Commonwealth Writers Meet-and-Greet
What is the Commonwealth Short Story Prize? What does the Commonwealth Writers do? How can writers and translators here tap on their programmes?
Here is your chance to find out more about the Commonwealth Writers and the opportunities they offer to develop writers and translators. Come and meet two of their representatives, Janet Steel and Emma D’Costa, in this informal meet-and-greet session!
Also, enjoy 10% off all cakes and drinks at the bookstore cafe, as well as a special offer price of $14.90 for their dinner set meal of panini and a cup of coffee or tea (original price $19.80).
Commonwealth Writers is the cultural programme of the Commonwealth Foundation, an international development agency based in London.
Commonwealth Writers works with writers and storytellers in all genres to enable them to tell their stories, both by developing their craft through workshops, online mentoring and editorial processes, and by giving them platforms for their work whether online, in printed form or at festivals and events.
We believe in the value of local stories, voices from the ground, from people who live a particular, often ‘less heard’ experience. We believe in the transformative power of stories – whether fiction, nonfiction, poetry or film – which can raise awareness, inspire people and, ultimately, move them to action.
We enable ‘less heard voices’ – people in the margins – to have a voice, to be heard. We work with new and emerging writers, and writers outside the mainstream, certainly in international publishing terms.
Please visit www.commonwealthwriters.org for more information.
Commonwealth Short Story Prize
The Commonwealth Short Story Prize is awarded for the best piece of unpublished short fiction in from across the Commonwealth. It is free to enter and open to unpublished as well as published writers. Entries in translation are also eligible. The overall winner receives £5,000 and five regional winners - from Africa, Asia, Canada and Europe, the Caribbean and the Pacific - receive £2,500.
From the start the Prize has been open to receiving entries translated into English, encouraging more writers to translate their stories. But writers, particularly new writers, seldom have access to good fiction translators so in parallel with Commonwealth Writers’ other translation initiatives, the Prize has opened up to receive entries in a number of original languages, currently Bengali, Kiswahili, Portuguese and Samoan. In 2018 it is hoped to include the three languages of Singapore – Malay, Mandarin and Tamil – following the planned announcement of this year’s winner in the country in June.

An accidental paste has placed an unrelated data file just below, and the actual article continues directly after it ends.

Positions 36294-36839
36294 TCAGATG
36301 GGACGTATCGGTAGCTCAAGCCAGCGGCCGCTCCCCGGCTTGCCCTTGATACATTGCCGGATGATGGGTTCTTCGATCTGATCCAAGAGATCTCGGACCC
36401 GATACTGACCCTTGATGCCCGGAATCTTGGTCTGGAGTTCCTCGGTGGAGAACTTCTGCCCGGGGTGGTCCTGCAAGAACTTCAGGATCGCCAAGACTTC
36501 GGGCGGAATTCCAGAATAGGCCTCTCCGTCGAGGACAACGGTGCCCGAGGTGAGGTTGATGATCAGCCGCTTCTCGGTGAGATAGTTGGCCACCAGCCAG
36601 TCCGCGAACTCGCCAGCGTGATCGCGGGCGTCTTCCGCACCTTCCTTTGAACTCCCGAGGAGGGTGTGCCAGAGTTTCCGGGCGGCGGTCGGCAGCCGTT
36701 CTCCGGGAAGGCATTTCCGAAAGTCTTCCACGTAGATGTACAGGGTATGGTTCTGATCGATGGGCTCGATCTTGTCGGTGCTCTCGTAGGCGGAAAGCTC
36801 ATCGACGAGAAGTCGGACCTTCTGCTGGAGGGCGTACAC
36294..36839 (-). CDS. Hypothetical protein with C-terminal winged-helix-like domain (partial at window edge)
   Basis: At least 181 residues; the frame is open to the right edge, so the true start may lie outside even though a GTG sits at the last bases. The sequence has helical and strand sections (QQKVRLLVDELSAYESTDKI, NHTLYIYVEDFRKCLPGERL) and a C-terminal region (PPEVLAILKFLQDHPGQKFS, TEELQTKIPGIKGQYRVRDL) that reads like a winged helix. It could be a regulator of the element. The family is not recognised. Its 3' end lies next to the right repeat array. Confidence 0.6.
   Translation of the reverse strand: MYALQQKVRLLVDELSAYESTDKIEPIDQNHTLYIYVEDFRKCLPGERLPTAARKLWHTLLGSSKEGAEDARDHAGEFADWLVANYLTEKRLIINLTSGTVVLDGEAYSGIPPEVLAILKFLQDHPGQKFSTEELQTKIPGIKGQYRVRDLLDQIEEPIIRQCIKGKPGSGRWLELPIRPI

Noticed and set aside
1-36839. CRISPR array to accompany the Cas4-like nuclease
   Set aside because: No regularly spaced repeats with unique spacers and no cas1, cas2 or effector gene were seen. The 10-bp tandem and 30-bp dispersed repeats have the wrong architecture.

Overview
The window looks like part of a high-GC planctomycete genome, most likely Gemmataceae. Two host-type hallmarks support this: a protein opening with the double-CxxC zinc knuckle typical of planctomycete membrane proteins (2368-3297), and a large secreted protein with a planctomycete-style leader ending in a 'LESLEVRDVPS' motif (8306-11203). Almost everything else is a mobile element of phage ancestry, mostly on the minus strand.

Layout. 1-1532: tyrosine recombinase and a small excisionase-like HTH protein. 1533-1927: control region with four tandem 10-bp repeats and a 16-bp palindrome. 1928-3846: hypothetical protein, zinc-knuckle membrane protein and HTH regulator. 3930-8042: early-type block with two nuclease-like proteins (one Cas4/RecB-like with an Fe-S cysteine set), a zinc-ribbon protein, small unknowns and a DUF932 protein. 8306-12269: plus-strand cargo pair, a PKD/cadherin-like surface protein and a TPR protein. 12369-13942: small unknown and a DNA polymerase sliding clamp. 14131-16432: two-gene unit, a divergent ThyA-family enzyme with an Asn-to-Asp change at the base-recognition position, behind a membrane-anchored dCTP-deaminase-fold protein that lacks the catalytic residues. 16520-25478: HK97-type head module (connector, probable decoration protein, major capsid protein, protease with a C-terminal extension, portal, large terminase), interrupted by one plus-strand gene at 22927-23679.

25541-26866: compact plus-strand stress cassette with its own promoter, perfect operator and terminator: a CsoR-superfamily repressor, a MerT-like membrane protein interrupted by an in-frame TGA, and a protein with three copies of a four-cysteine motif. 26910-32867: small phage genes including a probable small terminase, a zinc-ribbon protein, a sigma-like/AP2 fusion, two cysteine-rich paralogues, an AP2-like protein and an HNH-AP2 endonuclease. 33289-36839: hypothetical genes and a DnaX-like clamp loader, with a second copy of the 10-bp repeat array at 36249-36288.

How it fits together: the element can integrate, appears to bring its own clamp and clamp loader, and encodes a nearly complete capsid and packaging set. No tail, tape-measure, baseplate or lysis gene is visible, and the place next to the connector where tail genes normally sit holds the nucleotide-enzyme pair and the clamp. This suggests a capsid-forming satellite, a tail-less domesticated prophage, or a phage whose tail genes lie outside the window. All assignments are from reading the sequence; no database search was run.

Recognising the prevalence of the common language, English, in the Commonwealth, such initiatives start to address, in a small way, the inequalities of language and increase the opportunities for ‘less heard voices’ in other languages to be heard more widely on a variety of platforms. Such stories rarely reach beyond their localities, and in 2016, we achieved our first translated entry on the shortlist, Niroporadh Ghum (Innocent Sleep) by Sumon Rahman from Bangladesh.
Janet leads Commonwealth Writers, the cultural initiative of the Commonwealth Foundation. Prior to this post Janet has spent over thirty years working in the cultural sector, primarily in theatre and new writing. Starting out as a young actress Janet quickly moved into directing, producing and script development. In 2012 she won an award for her commitment and encouragement of new writing from The Writers’ Guild of Great Britain.
For 13 years Janet was Artistic Director for Kali Theatre Company specialising in new writing by South Asian Women. During her tenure she developed, produced and directed 20 new plays which toured nationally, encouraged and nurtured over a hundred new writers for public readings, devised and managed several new writing festivals. From dual heritage, Indian South African and British, Janet is passionately committed to inclusion and equality and has long been a campaigner for freedom of speech and cultural diversity in the arts and has sat on advisory panels for Universities, The Arts Council and DCMS.
Emma has worked with the Commonwealth Foundation as a consultant since 1995, managing a range of events and projects. In her current role she now manages the Commonwealth Short Story Prize, and develops Commonwealth Writers’ translation initiatives. Emma has many years’ experience of curating exhibitions, organising events and managing arts projects with a focus on world cultures. As Visual Arts Officer at the Commonwealth Institute she curated a large number of international exhibitions. As Head of Project Development at London-based arts organisation Cultural Co-operation, she worked with artists from London’s national and faith communities, as well as putting together talks and spoken word programmes for the Music Village Festivals, and organising a major conference on diaspora literature in 2005.